Yoshi-P brought a sensibility to the game that was missing from the original launch. Yoshi-P was a longterm MMO player, and while it would be easy to dismiss the combat revamp that came with A Realm Reborn as being derived from the MMO’s that came before, the reality is that it managed to carve out its own niche in this space. It used hotbars and tab-targetting, but used a slower GCD and made combat more thoughtful and strategic compared to the market as it was in 2013. It focused on crafting in a way that most mainsteam MMOs had not, and delivered a different (debatably better) experience for tradeskills. Most of all, the game focused on using the Final Fantasy franchise shorthands and references to carve out a further niche – 1.0 and FFXI had elements of Final Fantasy tied up into them, but they often felt grafted on to the structure of the game. ARR felt like a loving tribute, using major summons from the series as enemies, bringing their signature attacks into a new level of visual fidelity that wouldn’t be matched until Final Fantasy XV 3 years later. The Alliance Raid series in ARR was Crystal Tower, referencing the plot of Final Fantasy III, a trend that would be revisited for more modern fans with the Stormblood Alliance Raids being based on the world of Ivalice from Final Fantasy Tactics and Final Fantasy XII.
More than that, though, Yoshi-P understood that what a modern MMO needed was durable content, with repeatable content, involving quest chains, and a constant growth of power. The team built a stable foundation using elements of the 1.0 experience (mostly Levequests) and then added in a strong loot treadmill, with patches increasing power from newer dungeons and raids while also easing your ability to gain the gear from the prior tiers. Each patch had new story quests, and while ARR introduced new story quests that went on for new players to become the Horrible Hundred, the formula was sound and later expansions improved upon this by offering more engaging (and shorter!) story quest chains through post-release patches.
The end result was something that would have been preposterous to suggest in late 2010 – FFXIV has a legitimate claim to being the largest MMO in the world, and has had 3 expansions now, each of which has added a lot of quality content to the game. Yoshi-P has seen his stock rise because of the massive success of his gamble on FFXIV – he is now an Executive Director at Square Enix, the head of their Business Division 5, and a member of the Final Fantasy Committee that ensures the future releases of the franchise meet a standard of consistent quality. Shadowbringers, the latest FFXIV expansion, has won several awards from game critics and remains the top-rated game of the year on PS4 according to Metacritic aggregate scores, and is number 2 for 2019 on PC as of 8/18/2019, displaced by Beat Saber, of all things.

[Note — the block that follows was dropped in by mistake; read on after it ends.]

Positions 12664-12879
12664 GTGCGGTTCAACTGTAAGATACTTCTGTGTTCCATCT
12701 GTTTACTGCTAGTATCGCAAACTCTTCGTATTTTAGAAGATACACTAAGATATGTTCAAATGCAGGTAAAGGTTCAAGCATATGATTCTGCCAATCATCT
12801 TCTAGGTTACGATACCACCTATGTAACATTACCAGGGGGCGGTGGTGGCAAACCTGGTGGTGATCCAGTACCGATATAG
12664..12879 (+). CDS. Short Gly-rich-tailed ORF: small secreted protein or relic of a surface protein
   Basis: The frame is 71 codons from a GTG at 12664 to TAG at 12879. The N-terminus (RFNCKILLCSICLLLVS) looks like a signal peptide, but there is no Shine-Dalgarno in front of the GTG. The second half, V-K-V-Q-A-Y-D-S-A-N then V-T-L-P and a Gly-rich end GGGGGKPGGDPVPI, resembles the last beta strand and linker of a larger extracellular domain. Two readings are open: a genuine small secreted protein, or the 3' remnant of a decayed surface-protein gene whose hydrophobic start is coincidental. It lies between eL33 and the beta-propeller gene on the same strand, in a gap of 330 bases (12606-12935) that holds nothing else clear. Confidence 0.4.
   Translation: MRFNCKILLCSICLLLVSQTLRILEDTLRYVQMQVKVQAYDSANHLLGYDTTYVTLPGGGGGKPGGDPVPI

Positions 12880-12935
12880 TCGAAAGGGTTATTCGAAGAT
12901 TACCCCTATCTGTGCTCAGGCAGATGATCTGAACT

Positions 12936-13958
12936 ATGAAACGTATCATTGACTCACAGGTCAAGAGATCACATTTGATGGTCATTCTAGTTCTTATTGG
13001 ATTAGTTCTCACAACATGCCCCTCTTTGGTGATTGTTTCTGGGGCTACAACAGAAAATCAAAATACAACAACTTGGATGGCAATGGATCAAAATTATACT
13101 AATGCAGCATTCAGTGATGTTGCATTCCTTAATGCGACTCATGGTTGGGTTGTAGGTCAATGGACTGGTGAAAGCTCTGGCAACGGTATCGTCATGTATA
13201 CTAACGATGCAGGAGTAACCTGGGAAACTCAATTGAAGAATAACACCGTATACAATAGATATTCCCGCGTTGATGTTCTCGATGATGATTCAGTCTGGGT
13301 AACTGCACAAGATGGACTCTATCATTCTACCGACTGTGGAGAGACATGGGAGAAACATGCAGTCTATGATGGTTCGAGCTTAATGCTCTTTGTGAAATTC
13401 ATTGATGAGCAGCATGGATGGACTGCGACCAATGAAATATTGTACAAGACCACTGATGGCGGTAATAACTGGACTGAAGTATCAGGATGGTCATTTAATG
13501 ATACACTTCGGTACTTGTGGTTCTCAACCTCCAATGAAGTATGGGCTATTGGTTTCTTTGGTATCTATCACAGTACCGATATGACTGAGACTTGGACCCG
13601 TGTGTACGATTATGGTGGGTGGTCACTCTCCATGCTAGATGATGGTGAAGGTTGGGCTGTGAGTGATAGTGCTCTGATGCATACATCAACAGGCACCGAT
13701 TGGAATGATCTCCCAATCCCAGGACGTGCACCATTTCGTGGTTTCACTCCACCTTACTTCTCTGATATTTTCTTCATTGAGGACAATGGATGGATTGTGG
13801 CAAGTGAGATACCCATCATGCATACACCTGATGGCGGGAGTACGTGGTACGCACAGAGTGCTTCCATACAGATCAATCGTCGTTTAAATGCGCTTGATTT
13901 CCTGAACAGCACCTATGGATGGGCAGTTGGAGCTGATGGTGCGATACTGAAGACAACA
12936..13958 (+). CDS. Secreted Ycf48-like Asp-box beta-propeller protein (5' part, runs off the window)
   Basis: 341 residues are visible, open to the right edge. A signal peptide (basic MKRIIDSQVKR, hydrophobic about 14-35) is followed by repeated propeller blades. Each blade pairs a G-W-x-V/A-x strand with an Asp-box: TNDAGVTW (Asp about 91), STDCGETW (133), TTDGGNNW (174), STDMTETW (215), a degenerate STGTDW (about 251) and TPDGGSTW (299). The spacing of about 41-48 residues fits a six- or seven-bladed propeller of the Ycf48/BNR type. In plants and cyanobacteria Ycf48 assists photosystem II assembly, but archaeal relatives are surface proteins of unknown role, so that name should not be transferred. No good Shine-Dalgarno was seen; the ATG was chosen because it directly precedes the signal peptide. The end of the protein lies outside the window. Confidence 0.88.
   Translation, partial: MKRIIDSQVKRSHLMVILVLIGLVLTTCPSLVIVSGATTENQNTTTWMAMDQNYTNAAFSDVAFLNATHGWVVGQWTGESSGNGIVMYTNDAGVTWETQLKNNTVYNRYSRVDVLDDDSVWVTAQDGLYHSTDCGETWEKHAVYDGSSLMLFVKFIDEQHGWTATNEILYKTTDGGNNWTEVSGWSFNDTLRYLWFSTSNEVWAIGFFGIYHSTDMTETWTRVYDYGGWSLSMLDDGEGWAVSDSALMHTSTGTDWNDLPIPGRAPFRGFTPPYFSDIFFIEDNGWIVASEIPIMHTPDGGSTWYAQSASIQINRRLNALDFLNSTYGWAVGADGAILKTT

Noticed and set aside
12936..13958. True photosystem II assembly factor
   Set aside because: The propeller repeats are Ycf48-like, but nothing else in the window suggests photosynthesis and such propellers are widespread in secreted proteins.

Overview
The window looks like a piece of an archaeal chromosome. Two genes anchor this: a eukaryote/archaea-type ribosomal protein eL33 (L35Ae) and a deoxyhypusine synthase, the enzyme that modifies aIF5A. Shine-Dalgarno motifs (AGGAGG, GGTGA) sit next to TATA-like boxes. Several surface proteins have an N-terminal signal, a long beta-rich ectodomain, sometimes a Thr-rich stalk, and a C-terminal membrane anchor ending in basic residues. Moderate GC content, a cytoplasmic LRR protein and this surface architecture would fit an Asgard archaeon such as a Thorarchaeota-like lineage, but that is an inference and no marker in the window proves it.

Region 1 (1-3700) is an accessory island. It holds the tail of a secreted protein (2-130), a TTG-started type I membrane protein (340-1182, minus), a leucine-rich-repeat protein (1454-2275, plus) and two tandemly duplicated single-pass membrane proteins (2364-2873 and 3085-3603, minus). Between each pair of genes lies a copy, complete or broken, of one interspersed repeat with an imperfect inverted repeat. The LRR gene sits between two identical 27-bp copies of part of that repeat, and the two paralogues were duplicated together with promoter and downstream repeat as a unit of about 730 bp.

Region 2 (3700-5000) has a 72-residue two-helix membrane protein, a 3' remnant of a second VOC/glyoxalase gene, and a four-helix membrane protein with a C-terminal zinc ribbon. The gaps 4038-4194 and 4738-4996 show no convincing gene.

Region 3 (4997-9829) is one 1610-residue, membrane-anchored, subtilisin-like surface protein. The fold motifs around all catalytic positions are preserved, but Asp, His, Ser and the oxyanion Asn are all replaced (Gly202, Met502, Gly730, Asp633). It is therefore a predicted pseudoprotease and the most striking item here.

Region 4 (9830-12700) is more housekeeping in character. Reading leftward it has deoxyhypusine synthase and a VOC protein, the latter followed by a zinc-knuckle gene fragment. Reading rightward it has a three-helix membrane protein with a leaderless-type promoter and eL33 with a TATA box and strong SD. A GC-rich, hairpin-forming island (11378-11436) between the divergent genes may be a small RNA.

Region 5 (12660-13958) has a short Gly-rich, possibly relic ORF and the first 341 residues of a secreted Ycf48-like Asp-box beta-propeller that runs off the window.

I don’t solely want to credit Yoshida with the success of the FFXIV project’s revamp, as he was just the leader and taskmaster ensuring the larger team was bought in and delivering the kind of content and gameplay that would bring players back. However, this is a case where I think it is worth stating that having strong leadership driving the team to do the best they could was crucial to the success of the project, and ensured that the game had a strong core it could build from.
After ARR’s launch, one of the things that Yoshi-P has popularized is the Producer Letter Live, a constant, multiple times per year livestream where he answers questions or presents new content to the playerbase. Unlike WoW livestreams, which are nearly always tied to new content releases, there are occasional PLL streams for FFXIV that solely exist to answer community questions and discuss the current state of the live game. Many of them do exist to promote new patches or other upcoming content releases, but even these will often answer some player questions or attempt to communicate the vision and design behind changes being made.
In the end, however, I think the tale of Yoshi-P’s takeover of FFXIV and the complete revamp he was instrumental in is a tale worth telling, and retelling. For more context, I would strongly recommend watching the 3-part NoClip documentary on the reboot of FFXIV – there is a lot of interesting information delivered in a short amount of time.